Cobweb Review: LFF 2023

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Rating: 3.5 out of 5.

Cobweb is a meta movie from genre busting Korean director Kim Jee Woon (The Good, The Bad and The Weird, I Saw The Devil)

 1970s Seoul and famed director Kim Yeol (Song Kang Ho – Parasite, Broker) is plagued by dreams about his latest movie Cobweb. Harassed by critics who call his earlier work trashy, he becomes convinced the dreams are telling him to reshoot the ending – and in doing so create a true masterpiece. But directing something great is not a simple business.

With Cobweb already long wrapped he must convince his studio, his cast and the government censorship board to let him rewrite and reshoot the ending – and to say that none of them like the idea is an understatement. With only his producer Mido on side, Kim must wrangle a bickering cast, furious financier and suspicious local police officer in order to get the movie made.

Cobweb is sort of a perfect film for a festival, a movie about movie making debuting for the most fanatical of movie fans. From 8½ to Sunset Boulevard and more recent festival favourites Mank and Once Upon a Time in Hollywood we love to see the process behind the camera, and Cobweb being a movie about the making of a fictional movie doesn’t make it any less of a fun package. Speaking of his film Kim Jee Woon said “I hope this film, about filmmaking itself, can help other directors and those in the industry find their passion again.” And his passion for the torment and triumphs of movie making is evident in every frame.

A still from the movie within a movie, Cobweb
Cobweb Review: LFF 2023 1

Beautifully captured in atmospheric black and white the film within the film itself is a mad combo of classic Hitchcock and shlocky b-movie, full of impeccably crafted sets, impossibly bouffant hair and a sprinkling of retractable prop knives and sugar glass. The climactic scenes in which director Kim and the crew choreograph a long continuous shot is enormously entertaining, the audience getting a bird’s eye view as actors crawl in and out of frame, stunt people que up effects and walls are moved in and out of the sound stage all in the name of not cutting. It feels like a proper bit of movie magic.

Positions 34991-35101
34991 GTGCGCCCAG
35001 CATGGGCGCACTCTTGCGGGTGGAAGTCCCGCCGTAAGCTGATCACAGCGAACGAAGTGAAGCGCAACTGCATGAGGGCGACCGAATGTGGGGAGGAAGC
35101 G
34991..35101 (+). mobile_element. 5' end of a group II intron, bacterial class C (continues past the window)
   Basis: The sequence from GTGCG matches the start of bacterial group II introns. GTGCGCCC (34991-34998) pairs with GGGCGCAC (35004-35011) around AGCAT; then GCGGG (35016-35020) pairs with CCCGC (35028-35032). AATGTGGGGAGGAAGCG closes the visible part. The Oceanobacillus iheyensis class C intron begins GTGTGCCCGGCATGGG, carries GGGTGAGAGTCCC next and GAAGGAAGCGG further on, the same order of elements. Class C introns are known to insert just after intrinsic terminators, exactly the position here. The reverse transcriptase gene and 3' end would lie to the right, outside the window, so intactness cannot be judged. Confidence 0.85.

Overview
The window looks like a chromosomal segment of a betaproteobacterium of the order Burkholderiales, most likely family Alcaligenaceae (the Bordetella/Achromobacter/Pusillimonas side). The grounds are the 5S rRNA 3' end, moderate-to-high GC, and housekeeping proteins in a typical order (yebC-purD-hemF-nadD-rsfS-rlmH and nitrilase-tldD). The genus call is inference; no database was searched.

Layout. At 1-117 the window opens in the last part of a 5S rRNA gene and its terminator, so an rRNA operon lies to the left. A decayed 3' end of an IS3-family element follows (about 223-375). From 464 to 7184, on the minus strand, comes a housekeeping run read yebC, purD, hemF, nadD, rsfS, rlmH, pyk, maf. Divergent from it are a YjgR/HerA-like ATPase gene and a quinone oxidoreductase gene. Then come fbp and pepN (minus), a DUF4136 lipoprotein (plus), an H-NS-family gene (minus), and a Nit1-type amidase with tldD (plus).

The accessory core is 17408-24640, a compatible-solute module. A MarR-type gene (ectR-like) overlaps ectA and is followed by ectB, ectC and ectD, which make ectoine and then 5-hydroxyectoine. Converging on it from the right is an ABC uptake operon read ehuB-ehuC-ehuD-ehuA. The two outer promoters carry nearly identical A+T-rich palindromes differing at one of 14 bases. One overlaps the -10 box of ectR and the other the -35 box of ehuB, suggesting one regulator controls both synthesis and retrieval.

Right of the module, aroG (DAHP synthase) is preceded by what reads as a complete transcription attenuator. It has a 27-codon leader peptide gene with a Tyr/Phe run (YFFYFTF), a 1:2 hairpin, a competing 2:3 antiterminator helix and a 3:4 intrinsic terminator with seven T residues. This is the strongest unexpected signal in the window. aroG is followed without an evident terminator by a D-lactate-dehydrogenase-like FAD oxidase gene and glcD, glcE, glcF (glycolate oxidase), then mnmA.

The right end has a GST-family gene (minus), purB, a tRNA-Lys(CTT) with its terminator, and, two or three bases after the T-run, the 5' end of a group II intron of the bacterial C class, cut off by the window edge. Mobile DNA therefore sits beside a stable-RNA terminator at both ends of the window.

Much of the off-stage story surrounding the making of Cobweb harkens back to the slapstick humour of Kim Jee Woon’s early works, the dysfunctional movie cast finding themselves entangled in soap opera level love affairs which inevitably blow up in the second half of the film with hilarious effect.

Park Jeong-Su and Oh Jung-Se appear in Cobweb
Park Jeong-Su and Oh Jung-Se appear in Cobweb

While Cobweb as an entire piece succeeds as a physical comedy and a beautiful thing to look at, it runs a little long with extended dream within a dream sequences and callback scenes adding little to the narrative sure to lose some. The first half of the movie, where we see the fictional director Kim pulling his hair out whilst arguing with everyone about his vision moves far too slowly and would have felt like a slog had we not got to a much stronger second half where we actually see the movie getting shot.

Kim Jee Woon is capable of much more elegant work than this, and there are smarter movie musings on what it takes to make a masterpiece, yet Cobweb is an undeniably fun farce with a satisfying enough laugh to minute ratio. Its cast of zany characters are largely loveable and anchored by another solid performance from long-time collaborator Song. And that brand new ending that director Kim is desperate to reshoot? It’s absolutely mad, even if not a masterpiece.

Cobweb is currently screening as part of the BFI London Film Festival, a general release date has yet to be announced

See more London Film Festival reviews here

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